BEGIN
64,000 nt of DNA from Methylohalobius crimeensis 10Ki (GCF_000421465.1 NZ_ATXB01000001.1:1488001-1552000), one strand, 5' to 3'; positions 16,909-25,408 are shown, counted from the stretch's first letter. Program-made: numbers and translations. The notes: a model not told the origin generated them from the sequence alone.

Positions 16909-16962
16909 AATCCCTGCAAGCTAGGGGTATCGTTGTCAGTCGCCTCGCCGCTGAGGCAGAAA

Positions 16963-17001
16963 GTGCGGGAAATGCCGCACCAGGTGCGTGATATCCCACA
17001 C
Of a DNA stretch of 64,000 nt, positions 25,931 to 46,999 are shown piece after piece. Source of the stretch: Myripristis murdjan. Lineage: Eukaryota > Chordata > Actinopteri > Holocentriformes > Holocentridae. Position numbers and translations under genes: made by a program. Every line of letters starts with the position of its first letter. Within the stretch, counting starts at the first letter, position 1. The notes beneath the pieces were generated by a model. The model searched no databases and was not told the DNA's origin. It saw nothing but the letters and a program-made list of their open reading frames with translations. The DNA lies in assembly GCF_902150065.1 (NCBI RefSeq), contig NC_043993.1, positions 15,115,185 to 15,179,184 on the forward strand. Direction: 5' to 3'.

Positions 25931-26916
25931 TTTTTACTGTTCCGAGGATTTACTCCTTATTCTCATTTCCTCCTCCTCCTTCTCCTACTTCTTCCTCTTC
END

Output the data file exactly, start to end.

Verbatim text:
64,000 nt of DNA from Methylohalobius crimeensis 10Ki (GCF_000421465.1 NZ_ATXB01000001.1:1488001-1552000), one strand, 5' to 3'; positions 16,909-25,408 are shown, counted from the stretch's first letter. Program-made: numbers and translations. The notes: a model not told the origin generated them from the sequence alone.

Positions 16909-16962
16909 AATCCCTGCAAGCTAGGGGTATCGTTGTCAGTCGCCTCGCCGCTGAGGCAGAAA

Positions 16963-17001
16963 GTGCGGGAAATGCCGCACCAGGTGCGTGATATCCCACA
17001 C
Of a DNA stretch of 64,000 nt, positions 25,931 to 46,999 are shown piece after piece. Source of the stretch: Myripristis murdjan. Lineage: Eukaryota > Chordata > Actinopteri > Holocentriformes > Holocentridae. Position numbers and translations under genes: made by a program. Every line of letters starts with the position of its first letter. Within the stretch, counting starts at the first letter, position 1. The notes beneath the pieces were generated by a model. The model searched no databases and was not told the DNA's origin. It saw nothing but the letters and a program-made list of their open reading frames with translations. The DNA lies in assembly GCF_902150065.1 (NCBI RefSeq), contig NC_043993.1, positions 15,115,185 to 15,179,184 on the forward strand. Direction: 5' to 3'.

Positions 25931-26916
25931 TTTTTACTGTTCCGAGGATTTACTCCTTATTCTCATTTCCTCCTCCTCCTTCTCCTACTTCTTCCTCTTC